Compression molding is a closed-mold composite manufacturing process that uses metal molds with the application of external pressure. The mold — which is a two-part set — is mounted in a hydraulic or mechanical molding press where the molds are heated to 2500 to 4000 F. An engineered composite layup is placed in the open mold cavity, the mold is closed, and pressure is then applied. The pressure remains on the mold throughout the cure cycle, which typically takes place in an oven. Depending on thickness, size, and shape of the part, curing cycles range from less than a minute to about five minutes. The mold is opened and the finished part is removed.
The advantages of compression molding include fast molding cycles and high part uniformity. Also, it offers the ability to mold large components with fairly intricate features – such as holes, inserts or ribs — to be molded in instead of being machined post-mold. Additionally, compression molding achieves very good surface finish, so less part finishing required, contributing to lower costs.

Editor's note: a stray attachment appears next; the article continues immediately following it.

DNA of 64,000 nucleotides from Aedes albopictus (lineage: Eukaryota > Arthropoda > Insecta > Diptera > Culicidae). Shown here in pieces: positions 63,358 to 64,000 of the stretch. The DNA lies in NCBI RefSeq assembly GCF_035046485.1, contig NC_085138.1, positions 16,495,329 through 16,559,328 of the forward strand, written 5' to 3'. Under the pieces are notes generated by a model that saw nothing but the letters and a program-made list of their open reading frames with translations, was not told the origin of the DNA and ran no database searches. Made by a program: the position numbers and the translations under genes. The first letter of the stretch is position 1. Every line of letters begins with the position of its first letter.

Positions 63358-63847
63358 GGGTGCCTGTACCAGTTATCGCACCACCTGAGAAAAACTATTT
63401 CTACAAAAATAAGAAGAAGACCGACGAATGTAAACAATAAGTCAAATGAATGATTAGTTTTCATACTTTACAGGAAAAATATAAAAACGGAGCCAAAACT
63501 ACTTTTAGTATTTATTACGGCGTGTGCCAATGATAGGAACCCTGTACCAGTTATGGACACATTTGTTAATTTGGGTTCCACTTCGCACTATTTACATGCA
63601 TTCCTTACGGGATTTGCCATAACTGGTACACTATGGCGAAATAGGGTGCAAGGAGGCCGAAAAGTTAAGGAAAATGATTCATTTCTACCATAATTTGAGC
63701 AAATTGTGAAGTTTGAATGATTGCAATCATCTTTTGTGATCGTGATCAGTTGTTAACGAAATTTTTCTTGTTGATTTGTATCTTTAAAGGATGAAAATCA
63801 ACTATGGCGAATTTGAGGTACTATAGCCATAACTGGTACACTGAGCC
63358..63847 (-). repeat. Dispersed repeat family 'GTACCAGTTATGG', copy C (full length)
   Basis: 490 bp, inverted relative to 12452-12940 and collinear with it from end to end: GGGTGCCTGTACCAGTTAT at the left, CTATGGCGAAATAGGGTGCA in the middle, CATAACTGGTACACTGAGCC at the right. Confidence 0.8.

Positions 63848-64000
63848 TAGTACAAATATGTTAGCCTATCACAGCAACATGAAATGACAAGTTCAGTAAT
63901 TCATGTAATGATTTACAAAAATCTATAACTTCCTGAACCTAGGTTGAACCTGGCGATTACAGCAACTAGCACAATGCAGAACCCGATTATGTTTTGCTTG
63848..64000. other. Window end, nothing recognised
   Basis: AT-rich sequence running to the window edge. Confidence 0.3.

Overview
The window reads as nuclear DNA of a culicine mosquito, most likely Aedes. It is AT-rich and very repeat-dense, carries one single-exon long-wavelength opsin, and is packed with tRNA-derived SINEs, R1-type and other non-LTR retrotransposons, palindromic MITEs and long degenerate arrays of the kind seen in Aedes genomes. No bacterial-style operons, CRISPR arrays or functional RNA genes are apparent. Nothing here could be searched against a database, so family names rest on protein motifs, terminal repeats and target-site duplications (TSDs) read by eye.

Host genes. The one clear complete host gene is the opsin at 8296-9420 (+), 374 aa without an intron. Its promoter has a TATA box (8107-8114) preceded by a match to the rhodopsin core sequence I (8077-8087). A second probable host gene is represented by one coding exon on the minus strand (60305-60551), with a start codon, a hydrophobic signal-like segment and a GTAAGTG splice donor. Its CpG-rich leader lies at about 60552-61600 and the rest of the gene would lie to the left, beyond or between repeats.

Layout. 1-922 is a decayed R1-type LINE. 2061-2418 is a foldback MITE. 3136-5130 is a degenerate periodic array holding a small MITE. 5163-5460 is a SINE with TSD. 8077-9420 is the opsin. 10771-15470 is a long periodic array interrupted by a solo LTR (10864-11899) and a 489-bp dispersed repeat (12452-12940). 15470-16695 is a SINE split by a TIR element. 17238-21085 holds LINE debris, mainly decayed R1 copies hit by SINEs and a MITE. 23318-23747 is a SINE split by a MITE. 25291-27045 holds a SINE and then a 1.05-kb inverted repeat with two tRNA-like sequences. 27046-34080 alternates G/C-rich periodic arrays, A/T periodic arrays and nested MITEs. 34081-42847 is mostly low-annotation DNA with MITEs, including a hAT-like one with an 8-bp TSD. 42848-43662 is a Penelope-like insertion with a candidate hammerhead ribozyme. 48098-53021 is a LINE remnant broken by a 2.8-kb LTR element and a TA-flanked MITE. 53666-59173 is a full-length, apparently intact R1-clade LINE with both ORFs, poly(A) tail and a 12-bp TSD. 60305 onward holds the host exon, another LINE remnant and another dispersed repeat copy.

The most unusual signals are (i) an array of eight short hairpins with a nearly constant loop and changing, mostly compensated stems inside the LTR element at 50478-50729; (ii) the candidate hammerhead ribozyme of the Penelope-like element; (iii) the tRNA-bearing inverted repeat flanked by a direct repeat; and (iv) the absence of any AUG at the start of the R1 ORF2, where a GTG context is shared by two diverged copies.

Obviously, the quality of the mold itself plays a crucial role in enabling manufacturers to consistently produce quality parts. Molds can be machined from forged steel, cast iron, and cast aluminum. Along with years of dedicated experience, Century has an established process that has proven to consistently meet delivery deadlines as well as stringent quality requirements.